I find this offensive on many levels, not least of which is musical. Elton John is banned from Singapore’s heartlands, but Kenny G most certainly isn’t. It’s rare to step in a suburban office or shopping mall lift without hearing his saxophone bleeding through my screaming ears.
My refusal to acknowledge the simplistic, after-life demarcation of Heaven and Hell gets challenged whenever a middle-aged American with a permanent wavy perm sticks that golden phallic symbol in his gob and warbles ‘Songbird’ for the millionth time in a shopping mall lift.
That’s Hell, or a sort of execrable purgatory at least, a place where the floating voters of humanity must wait before a decision is taken on their postcode for all eternity. Are they heading somewhere hot or cold? Their gods are still deliberating so, in the meantime, please wait in this suburban lift as Kenny G dribbles embalming fluid into one’s cold, dead eardrums.
But there is no place for Elton John, not in Singapore’s suburbs.
His recent autobiographical movie, Rocketman, didn’t reach my neighbouring cinemas of Sengkang, Punggol and Seletar as the film arrived stamped with an R21 rating.
The rating was hardly surprising as the singer himself admirably insisted on not downplaying his sexuality. Perhaps he was aggrieved at the sanitised neutering of Freddie Mercury in Bohemian Rhapsody, where the central character was essentially gay-shamed. (But, hey, the movie played great with suburban families.)
But Rocketman didn’t play to such families in Singapore because R21 movies don’t play in the suburbs, just the cool, cosmopolitan downtown areas, where gay men and women engage in hedonistic orgies to rival the Roman Empire, shoot up every available drug and then shoot each other with sub-machine guns before watching all of the above depicted on the silver screen.
Whereas in the Singapore suburbs, it’s a picturesque scene of normative families wearing stiff, starchy shirts, holding hands and singing Kumbaya whilst watching re-runs of Little House on the Prairie.
In each idyllic Pleasantville, everyone is gay because everyone is happy and not sexually repressed or obsessed in any way. Homosexuality is unknown.
Everyone loves each other, in an asexual kind of way, because everyone is a neighbour and, in Pleasantville, everyone loves thy neighbour, which is easy and uncomplicated because what other love is there? Homosexuality is unknown.
Homosexuality doesn’t exist on screen in the heartlands. Aliens do. Evil clowns do. Purple-headed monsters with scrotums for chins do. But gay men do not, not in our pure and puritanical suburbs.
They are neither seen nor heard, thanks to that R21 rating. Rocketman received an R21 rating because of homosexual content and the need to be “sensitive to community values”. And generally speaking, film classification should be “sensitive to the concerns of… religious groups”.
Last year, Singapore’s religious groups made no secret of their sensitive concerns.
In September, the Catholic Archbishop of Singapore said Section 377A of the Penal Code—the law which criminalises sex between men—should not be repealed.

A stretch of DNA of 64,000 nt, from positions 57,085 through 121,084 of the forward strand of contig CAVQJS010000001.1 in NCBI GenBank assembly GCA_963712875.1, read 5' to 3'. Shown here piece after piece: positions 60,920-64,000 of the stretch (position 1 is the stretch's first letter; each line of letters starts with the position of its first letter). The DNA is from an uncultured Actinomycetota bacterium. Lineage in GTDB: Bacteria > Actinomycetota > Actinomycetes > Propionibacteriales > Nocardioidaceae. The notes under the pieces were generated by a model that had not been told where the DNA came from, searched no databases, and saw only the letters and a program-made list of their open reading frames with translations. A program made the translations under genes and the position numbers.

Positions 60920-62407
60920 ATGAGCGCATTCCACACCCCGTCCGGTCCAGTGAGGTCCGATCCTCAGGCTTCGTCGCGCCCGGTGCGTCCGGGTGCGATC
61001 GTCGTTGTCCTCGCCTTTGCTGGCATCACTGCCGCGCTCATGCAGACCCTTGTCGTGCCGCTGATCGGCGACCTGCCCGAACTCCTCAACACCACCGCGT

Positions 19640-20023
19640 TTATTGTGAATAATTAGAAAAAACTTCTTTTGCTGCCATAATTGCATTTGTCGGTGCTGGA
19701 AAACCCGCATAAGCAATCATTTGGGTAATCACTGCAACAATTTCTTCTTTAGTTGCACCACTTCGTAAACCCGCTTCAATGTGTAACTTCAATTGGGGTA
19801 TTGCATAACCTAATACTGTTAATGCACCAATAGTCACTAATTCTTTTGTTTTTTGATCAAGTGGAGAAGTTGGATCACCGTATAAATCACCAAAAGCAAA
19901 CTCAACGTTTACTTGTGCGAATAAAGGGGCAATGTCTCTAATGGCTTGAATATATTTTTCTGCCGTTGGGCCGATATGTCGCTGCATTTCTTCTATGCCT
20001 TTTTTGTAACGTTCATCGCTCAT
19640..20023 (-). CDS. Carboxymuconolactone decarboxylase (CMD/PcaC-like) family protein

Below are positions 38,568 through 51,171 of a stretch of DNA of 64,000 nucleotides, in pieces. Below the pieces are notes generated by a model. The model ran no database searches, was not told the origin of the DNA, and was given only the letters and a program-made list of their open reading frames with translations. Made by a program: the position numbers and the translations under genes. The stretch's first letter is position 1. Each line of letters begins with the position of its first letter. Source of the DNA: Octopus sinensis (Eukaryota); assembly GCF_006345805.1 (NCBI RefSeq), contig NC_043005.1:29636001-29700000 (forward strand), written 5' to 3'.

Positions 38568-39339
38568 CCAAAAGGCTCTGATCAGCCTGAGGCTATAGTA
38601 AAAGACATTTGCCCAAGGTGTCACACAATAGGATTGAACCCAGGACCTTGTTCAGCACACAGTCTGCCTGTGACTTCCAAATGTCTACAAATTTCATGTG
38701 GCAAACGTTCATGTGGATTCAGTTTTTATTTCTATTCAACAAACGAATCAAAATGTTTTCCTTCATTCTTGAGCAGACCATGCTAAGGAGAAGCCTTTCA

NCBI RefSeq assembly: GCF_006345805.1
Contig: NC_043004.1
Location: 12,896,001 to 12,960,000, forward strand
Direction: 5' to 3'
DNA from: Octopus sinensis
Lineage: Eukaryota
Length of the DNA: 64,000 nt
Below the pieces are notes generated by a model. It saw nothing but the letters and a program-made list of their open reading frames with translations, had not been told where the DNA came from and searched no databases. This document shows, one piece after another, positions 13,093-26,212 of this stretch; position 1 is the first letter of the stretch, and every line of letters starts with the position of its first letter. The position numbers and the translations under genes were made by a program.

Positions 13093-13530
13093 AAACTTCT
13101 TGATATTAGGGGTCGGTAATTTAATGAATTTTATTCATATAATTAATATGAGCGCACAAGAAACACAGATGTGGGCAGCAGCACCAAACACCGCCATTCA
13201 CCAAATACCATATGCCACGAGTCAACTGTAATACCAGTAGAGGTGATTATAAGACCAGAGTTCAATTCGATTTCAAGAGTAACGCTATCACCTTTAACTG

Shortly after, the Singapore Islamic Scholars and Religious Teachers Association agreed, adding that the repeal of Section 377A could “threaten the importance of the traditional family unit as the foundation of a society”.
I’ve often wondered how Elton John, tinkling his ivories and singing ‘Benny and the Jets’ whilst wearing a feather boa, has the power to threaten the foundation of a society. I’m still waiting for a news story about American families sheltering behind Walmart shelves, fearing for their lives as a lone gay man runs through the aisles singing Kylie Minogue’s greatest hits.
In his pastoral message last year, the Catholic Archbishop of Singapore emphasised this apparent, latent power within the gay community, a power that will unleash itself the moment that Section 377A is repealed. The “future of our families, humanity and society” was supposedly at stake.
If I might be so bold, this apocalyptic claim gives gay men far too much credit.
Climate change is a threat to humanity. Trump, Brexit, white supremacy and sugary, fatty foods are all greater threats to humanity. Elton John singing ‘I’m Still Standing’ in a Sengkang cinema really isn't.
In any case, I’m not entirely sure how much protection our nationwide resistance to the gay community will provide when it really matters.
When the ice caps finally melt and the tsunami comes crashing towards our tiny, equatorial island, I’m presuming families will cling together and say: “It’s all right, kids. We opposed the repeal of Section 377A and we’re a straight, conservative family. In fact, your parents haven’t had sex of any kind since our third, unwanted child. So we’ll be able to hold our breath under water much longer than the gays next door.”
Of course, this hypothetical family lives in the hypothetical cosmopolitan downtown area of Singapore. Gay couples do not exist in the heartlands.
But they do. Of course they do. And we either love our neighbours, unreservedly and without judgement, or we don’t. If compassion comes with caveats, then it’s not compassion. It's intolerance and dogma, no more, no less.
Whatever one’s faith, whatever one’s personal belief system, if it is true, devoted and unshakeable then sexuality—particularly the sexuality of a stranger who may not even share that faith—shouldn’t matter a jot.
Unless every Singaporean adult is free, in every sense, to love whomever he or she wants, we can’t say we love thy neighbour in our society because we don’t, not unconditionally. Only the end of Section 377A can end that hypocrisy.
Besides, we really do have more pressing, ecological issues to deal with.
When the rising oceans thunder towards Singapore, I won’t care if the bloke beside me is gay, straight or Australian as long as he’s got a spare snorkel and he’s not Kenny bloody G.
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